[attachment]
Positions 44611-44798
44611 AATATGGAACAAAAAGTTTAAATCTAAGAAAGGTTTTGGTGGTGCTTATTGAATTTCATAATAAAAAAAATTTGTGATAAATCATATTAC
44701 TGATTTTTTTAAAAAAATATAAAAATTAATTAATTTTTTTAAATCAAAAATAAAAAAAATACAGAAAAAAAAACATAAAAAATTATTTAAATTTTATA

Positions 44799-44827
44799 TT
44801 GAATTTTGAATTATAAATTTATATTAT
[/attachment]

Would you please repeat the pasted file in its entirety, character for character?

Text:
Positions 44611-44798
44611 AATATGGAACAAAAAGTTTAAATCTAAGAAAGGTTTTGGTGGTGCTTATTGAATTTCATAATAAAAAAAATTTGTGATAAATCATATTAC
44701 TGATTTTTTTAAAAAAATATAAAAATTAATTAATTTTTTTAAATCAAAAATAAAAAAAATACAGAAAAAAAAACATAAAAAATTATTTAAATTTTATA

Positions 44799-44827
44799 TT
44801 GAATTTTGAATTATAAATTTATATTAT